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DD Book Club: Parts of a Hole
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Mike Murdock
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Joined: 08 Sep 2014
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PostPosted: Sun Nov 23, 2014 10:41 am    Post subject: DD Book Club: Parts of a Hole Reply with quote

New story, new writer, and new thread. As I said before, this may be one of my favorite titles. The format is the same as before, one issue per week. This time with a new writer: David Mack. Compared to Kevin Smith, I know nothing about Mack. My TPB has a nice little introduction from him. This was the first work he ever did for Marvel and the first time he wrote for a character he didn't create himself. He's the creator of the comic Kabuki. I'm guessing that attracted attention for Marvel. The art team seems to be the same, but, paging through it, there's some interesting style choices that might create a fun difference compared to Smith. In the intro, Mack suggests that the story should be read all at once in one sitting. Since we're sticking with the one issue per week, sorry David, we're going to have to break that rule. But I hope everyone enjoys this.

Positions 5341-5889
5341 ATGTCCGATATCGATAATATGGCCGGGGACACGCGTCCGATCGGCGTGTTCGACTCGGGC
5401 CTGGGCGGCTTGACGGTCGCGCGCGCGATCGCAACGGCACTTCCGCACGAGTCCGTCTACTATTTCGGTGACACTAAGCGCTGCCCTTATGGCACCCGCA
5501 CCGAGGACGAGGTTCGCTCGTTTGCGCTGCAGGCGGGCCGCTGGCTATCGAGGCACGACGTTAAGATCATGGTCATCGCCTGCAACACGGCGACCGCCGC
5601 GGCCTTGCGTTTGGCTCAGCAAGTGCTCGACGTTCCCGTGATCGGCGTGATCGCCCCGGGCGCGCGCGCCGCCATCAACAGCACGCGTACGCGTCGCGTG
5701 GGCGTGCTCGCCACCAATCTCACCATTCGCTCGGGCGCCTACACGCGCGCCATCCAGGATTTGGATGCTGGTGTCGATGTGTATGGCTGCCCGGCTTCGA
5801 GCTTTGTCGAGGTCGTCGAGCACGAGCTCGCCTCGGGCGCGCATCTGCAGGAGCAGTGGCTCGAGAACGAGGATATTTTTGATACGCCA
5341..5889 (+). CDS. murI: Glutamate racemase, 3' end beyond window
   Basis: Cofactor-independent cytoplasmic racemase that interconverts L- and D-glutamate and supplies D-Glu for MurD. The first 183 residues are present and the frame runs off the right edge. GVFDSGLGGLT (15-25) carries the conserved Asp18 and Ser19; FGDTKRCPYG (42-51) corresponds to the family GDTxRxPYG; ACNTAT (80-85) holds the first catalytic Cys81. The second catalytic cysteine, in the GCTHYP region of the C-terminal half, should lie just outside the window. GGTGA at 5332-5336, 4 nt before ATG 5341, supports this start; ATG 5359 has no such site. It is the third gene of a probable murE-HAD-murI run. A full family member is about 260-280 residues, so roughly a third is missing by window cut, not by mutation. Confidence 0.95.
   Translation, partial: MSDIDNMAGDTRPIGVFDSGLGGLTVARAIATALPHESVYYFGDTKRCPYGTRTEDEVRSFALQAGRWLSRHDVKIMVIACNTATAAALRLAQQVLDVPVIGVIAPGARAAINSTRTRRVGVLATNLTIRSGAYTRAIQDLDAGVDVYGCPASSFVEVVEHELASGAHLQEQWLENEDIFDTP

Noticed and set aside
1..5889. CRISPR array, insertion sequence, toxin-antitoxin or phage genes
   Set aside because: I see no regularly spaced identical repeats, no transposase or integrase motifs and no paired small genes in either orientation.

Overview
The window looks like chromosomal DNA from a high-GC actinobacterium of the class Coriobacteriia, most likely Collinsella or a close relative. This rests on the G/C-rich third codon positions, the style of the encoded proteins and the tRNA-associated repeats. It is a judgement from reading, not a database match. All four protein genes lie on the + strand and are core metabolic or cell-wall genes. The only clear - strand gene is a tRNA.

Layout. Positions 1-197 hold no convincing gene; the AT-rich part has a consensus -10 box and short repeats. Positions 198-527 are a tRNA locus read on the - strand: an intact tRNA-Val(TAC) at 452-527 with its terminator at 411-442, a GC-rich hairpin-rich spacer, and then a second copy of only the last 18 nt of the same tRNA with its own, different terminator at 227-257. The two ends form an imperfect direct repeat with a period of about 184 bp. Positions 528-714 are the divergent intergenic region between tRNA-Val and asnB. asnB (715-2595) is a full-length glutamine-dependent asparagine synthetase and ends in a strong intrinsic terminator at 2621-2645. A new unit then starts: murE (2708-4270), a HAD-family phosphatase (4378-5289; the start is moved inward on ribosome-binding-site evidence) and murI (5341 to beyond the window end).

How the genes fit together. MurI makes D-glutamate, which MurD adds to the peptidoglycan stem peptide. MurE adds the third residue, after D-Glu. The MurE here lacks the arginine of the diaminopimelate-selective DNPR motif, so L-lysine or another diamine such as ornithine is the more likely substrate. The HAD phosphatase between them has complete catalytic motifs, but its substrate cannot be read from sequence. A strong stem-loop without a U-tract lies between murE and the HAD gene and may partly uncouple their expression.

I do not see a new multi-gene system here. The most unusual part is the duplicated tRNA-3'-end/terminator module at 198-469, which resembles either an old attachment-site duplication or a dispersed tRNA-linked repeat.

Up first:
Daredevil #9 - Parts of a Hole pt. 1: Murdock's Law


Due 11/29
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Dimetre
Parts of a Hole


Joined: 16 Feb 2006
Posts: 1156
Location: Toronto

PostPosted: Sun Nov 23, 2014 12:50 pm    Post subject: Reply with quote

This proved to be my favourite story from volume 2, but I'll stick to dealing with one issue at a time.